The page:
Big Brother might have his eye on black box data from vehicles, but a Kentucky state lawmaker wants to make it harder for the information to be used against drivers of passenger vehicles.
Sen. Julian Carroll, D-Frankfort, offered legislation for consideration during the upcoming regular session that would require the disclosure of the presence of “event data recorders,” or “black boxes,” in the owner’s manual for vehicles.
Kentucky law now doesn’t require vehicle owners to be notified that vehicles are sold with EDRs. The boxes could include information on the vehicle’s speed, direction of travel, location, steering performance, braking performance and seat-belt status and accident information.
Insurance companies, vehicle manufacturers and other interested third parties can access data after an accident. In many newer vehicles, the information is automatically uploaded to a communication center immediately following an accident, according to published reports.
Supporters of the bill say people should be informed about the presence of these devices. Opponents disagree with the claim that EDRs invade a driver’s privacy. They say driving is a privilege, not a right.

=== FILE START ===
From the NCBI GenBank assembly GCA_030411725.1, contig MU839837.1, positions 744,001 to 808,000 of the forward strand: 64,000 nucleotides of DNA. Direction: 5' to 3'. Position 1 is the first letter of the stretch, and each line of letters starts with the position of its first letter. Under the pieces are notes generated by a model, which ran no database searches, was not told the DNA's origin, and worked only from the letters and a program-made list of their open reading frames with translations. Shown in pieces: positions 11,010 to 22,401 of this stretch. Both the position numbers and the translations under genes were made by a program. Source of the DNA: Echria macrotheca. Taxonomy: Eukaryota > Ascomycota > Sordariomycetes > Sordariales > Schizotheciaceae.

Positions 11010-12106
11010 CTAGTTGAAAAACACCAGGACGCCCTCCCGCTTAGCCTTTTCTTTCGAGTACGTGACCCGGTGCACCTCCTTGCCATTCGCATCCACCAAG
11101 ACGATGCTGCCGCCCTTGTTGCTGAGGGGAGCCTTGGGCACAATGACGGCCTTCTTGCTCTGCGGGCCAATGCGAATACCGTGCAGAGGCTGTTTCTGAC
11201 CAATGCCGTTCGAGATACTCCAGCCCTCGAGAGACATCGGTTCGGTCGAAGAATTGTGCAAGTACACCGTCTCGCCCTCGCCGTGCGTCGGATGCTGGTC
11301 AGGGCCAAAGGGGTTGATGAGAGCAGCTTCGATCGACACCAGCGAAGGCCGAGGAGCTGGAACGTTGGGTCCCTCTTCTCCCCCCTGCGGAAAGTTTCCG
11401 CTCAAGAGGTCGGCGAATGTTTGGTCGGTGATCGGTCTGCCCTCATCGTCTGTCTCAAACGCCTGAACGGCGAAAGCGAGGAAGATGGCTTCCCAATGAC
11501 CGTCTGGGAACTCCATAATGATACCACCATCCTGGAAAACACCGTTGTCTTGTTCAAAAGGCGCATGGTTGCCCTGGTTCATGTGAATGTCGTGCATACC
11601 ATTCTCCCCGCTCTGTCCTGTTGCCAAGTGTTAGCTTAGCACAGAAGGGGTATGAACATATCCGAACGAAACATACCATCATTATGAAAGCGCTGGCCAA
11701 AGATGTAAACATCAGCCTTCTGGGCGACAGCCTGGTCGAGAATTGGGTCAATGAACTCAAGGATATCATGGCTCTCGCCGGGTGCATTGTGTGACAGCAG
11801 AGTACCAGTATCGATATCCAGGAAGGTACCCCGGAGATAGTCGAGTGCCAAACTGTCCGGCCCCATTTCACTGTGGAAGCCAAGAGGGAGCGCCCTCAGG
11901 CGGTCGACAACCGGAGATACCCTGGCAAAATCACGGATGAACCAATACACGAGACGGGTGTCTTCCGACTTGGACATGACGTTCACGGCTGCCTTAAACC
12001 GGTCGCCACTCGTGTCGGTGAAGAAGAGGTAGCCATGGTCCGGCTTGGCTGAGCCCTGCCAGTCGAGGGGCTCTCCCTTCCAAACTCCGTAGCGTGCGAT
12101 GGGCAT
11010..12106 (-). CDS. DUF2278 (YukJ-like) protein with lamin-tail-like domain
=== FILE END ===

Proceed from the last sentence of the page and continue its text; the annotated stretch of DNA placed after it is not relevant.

The bill also would give owners control over any data collected.
Insurance companies and auto manufacturers would be allowed to access the data only with the owner’s consent or through a court order.
At least 20 states have at least considered efforts in recent years to regulate information from black boxes. California was the first state to regulate the recorders in 2004. Since then, at least 10 states have approved regulations for the devices.
The Kentucky bill can be considered during the session that begins Tuesday, Jan. 8.
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– By Keith Goble, state legislative editor